MP hits back after petition reaches 65k

MP Mark Simmonds has been criticised for claiming back the costs of advertising his contact details
MP Mark Simmonds has been criticised for claiming back the costs of advertising his contact details

MP Mark Simmonds has hit back at a 65,000 signature petition calling for him to apologise for claiming back £10,000 spent on sponsorship and advertising on expenses.

The petition follows a story in the Daily Mirror which stated that the Conservative Member of Parliament has been reimbursed more than £10,000 by the taxpayer to cover the cost of advertising hoardings at Boston United and Skegness Town football clubs, plus regular slots on Pilgrim Hospital Radio, and a poster at Boston Rugby Club, since becoming an MP in 2001.

Mr Simmonds called the story ‘ridiculous’ - arguing that this advertising acts as a crucial part of his role in the community.

He said: “It is utterly ridiculous. A significant number of vulnerable people have rightly contacted me using the information detailed.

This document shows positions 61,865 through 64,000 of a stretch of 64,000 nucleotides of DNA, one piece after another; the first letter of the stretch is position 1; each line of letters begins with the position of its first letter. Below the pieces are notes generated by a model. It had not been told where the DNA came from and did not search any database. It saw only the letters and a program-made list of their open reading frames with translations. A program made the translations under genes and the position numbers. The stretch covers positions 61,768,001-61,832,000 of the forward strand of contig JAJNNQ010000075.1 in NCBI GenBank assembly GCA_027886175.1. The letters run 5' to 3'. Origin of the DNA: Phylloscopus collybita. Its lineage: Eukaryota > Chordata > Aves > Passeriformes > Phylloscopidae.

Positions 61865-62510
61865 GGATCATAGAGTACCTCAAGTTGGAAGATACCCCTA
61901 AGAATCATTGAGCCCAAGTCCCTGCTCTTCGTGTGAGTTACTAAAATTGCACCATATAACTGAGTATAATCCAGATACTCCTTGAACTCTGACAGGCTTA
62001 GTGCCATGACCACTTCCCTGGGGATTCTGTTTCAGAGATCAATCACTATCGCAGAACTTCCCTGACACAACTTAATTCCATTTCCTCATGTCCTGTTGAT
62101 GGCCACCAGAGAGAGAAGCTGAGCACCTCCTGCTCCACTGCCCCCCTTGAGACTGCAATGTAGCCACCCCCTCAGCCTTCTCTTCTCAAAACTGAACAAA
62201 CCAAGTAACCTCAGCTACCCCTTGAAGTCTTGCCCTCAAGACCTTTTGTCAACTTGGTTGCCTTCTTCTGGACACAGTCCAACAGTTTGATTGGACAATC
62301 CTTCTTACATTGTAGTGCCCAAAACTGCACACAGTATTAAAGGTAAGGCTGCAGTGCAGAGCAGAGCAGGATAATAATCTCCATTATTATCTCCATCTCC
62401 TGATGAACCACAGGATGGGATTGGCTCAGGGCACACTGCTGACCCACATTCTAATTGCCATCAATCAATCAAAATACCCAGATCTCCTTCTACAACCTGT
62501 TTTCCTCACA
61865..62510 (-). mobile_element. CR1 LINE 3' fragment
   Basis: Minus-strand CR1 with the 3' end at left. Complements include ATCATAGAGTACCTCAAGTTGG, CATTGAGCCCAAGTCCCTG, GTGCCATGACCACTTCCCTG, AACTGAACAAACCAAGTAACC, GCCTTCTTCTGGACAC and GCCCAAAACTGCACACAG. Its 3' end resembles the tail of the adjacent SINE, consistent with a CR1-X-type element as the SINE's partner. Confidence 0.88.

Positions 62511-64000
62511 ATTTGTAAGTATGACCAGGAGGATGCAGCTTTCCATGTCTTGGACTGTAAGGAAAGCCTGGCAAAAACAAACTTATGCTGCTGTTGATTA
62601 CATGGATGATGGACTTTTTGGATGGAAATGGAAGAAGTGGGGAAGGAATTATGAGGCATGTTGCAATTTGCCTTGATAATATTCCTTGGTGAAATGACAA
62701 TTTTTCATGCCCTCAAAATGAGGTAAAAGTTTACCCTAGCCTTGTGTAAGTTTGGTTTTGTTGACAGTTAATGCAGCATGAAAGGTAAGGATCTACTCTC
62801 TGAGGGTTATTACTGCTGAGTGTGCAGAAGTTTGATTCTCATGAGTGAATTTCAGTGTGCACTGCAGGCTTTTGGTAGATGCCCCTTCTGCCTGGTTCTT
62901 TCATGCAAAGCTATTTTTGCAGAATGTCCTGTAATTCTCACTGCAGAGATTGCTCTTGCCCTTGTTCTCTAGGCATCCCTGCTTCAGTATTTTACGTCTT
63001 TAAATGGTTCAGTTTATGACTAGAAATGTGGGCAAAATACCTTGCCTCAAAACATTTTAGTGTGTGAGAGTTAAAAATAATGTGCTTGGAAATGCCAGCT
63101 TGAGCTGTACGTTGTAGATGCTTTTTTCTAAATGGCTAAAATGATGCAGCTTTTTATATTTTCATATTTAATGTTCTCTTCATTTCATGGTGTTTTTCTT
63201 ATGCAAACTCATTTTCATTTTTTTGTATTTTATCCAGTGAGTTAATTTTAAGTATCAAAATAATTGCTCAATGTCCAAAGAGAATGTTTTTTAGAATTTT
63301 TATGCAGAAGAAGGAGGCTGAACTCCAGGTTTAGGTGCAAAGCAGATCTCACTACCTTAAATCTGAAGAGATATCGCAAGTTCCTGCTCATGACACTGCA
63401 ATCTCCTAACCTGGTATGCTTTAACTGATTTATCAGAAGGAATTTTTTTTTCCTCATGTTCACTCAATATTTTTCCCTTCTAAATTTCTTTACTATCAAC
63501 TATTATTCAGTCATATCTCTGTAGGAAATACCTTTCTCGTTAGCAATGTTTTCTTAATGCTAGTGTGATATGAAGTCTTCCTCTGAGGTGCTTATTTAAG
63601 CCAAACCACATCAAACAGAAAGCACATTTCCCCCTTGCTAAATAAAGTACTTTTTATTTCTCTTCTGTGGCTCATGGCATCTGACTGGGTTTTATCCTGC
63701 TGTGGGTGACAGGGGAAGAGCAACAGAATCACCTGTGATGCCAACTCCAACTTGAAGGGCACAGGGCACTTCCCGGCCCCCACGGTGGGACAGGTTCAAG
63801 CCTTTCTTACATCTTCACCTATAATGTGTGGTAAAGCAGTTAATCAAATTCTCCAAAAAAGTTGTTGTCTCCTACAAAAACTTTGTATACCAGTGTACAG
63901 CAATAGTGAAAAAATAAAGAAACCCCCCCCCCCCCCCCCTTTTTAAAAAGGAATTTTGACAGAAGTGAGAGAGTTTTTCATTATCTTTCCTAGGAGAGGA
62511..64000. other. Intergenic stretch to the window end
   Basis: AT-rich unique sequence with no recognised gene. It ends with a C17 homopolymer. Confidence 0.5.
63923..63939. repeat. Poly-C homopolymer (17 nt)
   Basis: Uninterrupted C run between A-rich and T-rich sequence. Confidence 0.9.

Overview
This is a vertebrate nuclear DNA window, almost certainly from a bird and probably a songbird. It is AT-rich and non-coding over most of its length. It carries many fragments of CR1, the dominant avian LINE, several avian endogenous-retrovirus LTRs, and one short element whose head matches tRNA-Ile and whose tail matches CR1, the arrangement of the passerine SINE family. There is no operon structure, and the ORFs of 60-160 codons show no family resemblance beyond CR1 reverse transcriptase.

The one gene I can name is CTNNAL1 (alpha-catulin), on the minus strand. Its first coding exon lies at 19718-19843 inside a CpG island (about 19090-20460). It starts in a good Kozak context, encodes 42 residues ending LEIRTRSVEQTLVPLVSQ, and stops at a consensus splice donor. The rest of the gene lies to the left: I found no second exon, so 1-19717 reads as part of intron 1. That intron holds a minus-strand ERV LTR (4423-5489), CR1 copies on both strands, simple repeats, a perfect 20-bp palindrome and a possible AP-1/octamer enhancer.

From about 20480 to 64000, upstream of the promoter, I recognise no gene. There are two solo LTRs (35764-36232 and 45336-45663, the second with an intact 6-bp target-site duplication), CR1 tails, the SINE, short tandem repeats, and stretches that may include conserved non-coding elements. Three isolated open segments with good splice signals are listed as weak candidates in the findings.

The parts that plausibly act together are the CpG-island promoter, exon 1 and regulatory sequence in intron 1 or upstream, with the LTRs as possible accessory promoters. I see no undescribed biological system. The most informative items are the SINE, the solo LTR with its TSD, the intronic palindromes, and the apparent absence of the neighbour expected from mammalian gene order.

“Next I will be asked to refund the postage and paper I use to resolve their cases.

“There is absolutely no point having an expensive independent parliamentary expenses authority if their judgment is going to be ignored.”

The petition was set up by Freiston Shore resident John Ravenscroft and gained the 65,000 signatures in six days – gaining 50,000 after three.

Mr Ravenscroft said he accepted Mr Simmonds had not done anything against the rules but set the petition up ‘on principal’ after several stories about MPs.

He said he was mainly focussed on the Pilgrim Hospital sponsorship.

He said: “The word ‘sponsorship’ makes it sound like he’s giving out of his own pocket.”

“I do see the argument that MPs have got to let people know how to contact them, but there are other ways of doing that now than advertising on hospital radios.”

He said he would like Mr Simmonds to at least pay the amount for the sponsorship back and would like to further see a change in the rules.

The Independent Parliamentary Standards Authority (IPSA) told The Standard that Mr Simmonds had acted ‘within the spirit of the rules’.